React Now

Latest stories from i100
Have you tried new the Independent Digital Edition apps?
SPONSORED FEATURES
iJobs Job Widget
iJobs General

Recruitment Genius: Sales Executive or Senior Sales Executive - B2B Exhibitions

£18000 - £30000 per annum: Recruitment Genius: A Sales Executive or Senior Sal...

Recruitment Genius: Head of Support Services

£40000 - £55000 per annum: Recruitment Genius: This is an exciting opportunity...

Recruitment Genius: Warehouse Team Leader

£22000 per annum: Recruitment Genius: This industry leading company produces h...

Recruitment Genius: Business Development Manager / Sales - OTE £40,000

£20000 - £40000 per annum: Recruitment Genius: This IT provider for the educat...

Day In a Page

Read Next
 

Errors & Omissions: the strange case of the errant royal pronoun

Guy Keleny
Flowers and candles are placed at the site where a refrigerated truck with decomposing bodies was found by an Austrian motorway  

EU migrant crisis: The 71 people found dead in a lorry should have reached sanctuary

Charlotte Mcdonald-Gibson
The Silk Roads that trace civilisation: Long before the West rose to power, Asian pathways were connecting peoples and places

The Silk Roads that trace civilisation

Long before the West rose to power, Asian pathways were connecting peoples and places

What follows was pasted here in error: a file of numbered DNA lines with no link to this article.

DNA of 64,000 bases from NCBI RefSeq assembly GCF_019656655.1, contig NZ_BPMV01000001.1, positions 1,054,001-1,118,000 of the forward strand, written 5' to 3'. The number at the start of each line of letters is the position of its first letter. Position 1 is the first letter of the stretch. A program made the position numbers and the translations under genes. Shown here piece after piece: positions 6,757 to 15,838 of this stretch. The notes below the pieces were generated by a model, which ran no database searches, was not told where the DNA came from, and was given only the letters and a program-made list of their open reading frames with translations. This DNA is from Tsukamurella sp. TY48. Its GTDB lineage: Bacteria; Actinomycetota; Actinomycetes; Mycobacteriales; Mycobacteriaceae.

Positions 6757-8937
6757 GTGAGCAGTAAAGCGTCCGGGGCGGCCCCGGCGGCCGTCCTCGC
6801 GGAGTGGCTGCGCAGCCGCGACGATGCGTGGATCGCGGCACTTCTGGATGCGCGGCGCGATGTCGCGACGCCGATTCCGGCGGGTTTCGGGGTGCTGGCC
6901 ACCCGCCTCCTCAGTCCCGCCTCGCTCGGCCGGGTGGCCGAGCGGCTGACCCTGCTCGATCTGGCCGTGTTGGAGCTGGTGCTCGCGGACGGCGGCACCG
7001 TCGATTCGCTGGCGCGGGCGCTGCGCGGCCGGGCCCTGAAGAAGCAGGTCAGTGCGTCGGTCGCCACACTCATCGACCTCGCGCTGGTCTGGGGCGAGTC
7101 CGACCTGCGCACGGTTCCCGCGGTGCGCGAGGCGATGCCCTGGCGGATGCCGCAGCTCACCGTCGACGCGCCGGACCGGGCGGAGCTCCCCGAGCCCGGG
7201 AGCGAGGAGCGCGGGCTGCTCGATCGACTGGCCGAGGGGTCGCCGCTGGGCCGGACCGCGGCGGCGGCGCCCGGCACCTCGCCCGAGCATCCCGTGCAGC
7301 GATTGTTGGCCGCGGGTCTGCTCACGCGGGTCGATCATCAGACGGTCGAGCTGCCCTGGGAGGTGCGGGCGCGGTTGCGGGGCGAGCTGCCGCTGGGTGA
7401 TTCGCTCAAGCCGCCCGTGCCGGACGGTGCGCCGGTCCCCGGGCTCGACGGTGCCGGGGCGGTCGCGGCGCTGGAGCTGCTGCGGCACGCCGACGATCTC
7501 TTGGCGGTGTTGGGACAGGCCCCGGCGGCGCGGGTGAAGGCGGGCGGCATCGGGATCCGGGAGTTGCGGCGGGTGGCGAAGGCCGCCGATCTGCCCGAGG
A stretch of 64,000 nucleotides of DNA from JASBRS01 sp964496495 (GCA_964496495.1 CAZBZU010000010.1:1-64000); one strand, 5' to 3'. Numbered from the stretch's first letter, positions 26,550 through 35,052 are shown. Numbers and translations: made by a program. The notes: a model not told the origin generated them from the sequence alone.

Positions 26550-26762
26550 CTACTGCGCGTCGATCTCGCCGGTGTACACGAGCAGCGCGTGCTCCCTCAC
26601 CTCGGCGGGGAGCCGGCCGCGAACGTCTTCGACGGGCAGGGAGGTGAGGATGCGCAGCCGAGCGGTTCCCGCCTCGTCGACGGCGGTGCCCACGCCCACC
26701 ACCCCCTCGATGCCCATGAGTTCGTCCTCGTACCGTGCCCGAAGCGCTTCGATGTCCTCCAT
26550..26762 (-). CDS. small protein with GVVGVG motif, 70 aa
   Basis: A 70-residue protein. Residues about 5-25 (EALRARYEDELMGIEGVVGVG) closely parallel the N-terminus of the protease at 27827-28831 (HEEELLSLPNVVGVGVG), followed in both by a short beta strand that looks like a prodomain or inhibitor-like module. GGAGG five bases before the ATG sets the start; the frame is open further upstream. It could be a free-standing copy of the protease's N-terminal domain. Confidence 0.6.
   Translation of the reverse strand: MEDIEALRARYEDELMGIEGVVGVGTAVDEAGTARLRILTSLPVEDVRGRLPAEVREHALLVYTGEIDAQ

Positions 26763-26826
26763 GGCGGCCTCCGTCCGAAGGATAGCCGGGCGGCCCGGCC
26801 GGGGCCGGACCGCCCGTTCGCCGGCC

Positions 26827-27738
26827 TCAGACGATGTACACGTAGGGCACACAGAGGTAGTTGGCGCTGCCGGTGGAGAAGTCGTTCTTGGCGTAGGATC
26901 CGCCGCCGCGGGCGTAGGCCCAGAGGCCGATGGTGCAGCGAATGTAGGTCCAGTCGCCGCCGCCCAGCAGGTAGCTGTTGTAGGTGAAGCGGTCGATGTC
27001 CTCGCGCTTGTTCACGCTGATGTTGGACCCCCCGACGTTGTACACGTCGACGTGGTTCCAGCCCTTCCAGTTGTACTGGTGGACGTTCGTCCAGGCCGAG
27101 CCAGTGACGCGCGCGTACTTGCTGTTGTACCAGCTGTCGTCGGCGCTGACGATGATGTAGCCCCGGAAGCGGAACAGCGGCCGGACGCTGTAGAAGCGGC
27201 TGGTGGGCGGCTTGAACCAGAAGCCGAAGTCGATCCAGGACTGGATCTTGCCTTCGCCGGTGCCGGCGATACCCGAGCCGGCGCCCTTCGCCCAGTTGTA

House of Lords: Outcry as donors, fixers and MPs caught up in expenses scandal are ennobled

The honours that shame Britain

Outcry as donors, fixers and MPs caught up in expenses scandal are ennobled
When it comes to street harassment, we need to talk about race

'When it comes to street harassment, we need to talk about race'

Why are black men living the stereotypes and why are we letting them get away with it?
International Tap Festival: Forget Fred Astaire and Ginger Rogers - this dancing is improvised, spontaneous and rhythmic

International Tap Festival comes to the UK

Forget Fred Astaire and Ginger Rogers - this dancing is improvised, spontaneous and rhythmic
War with Isis: Is Turkey's buffer zone in Syria a matter of self-defence – or just anti-Kurd?

Turkey's buffer zone in Syria: self-defence – or just anti-Kurd?

Ankara accused of exacerbating racial division by allowing Turkmen minority to cross the border
Doris Lessing: Acclaimed novelist was kept under MI5 observation for 18 years, newly released papers show

'A subversive brothel keeper and Communist'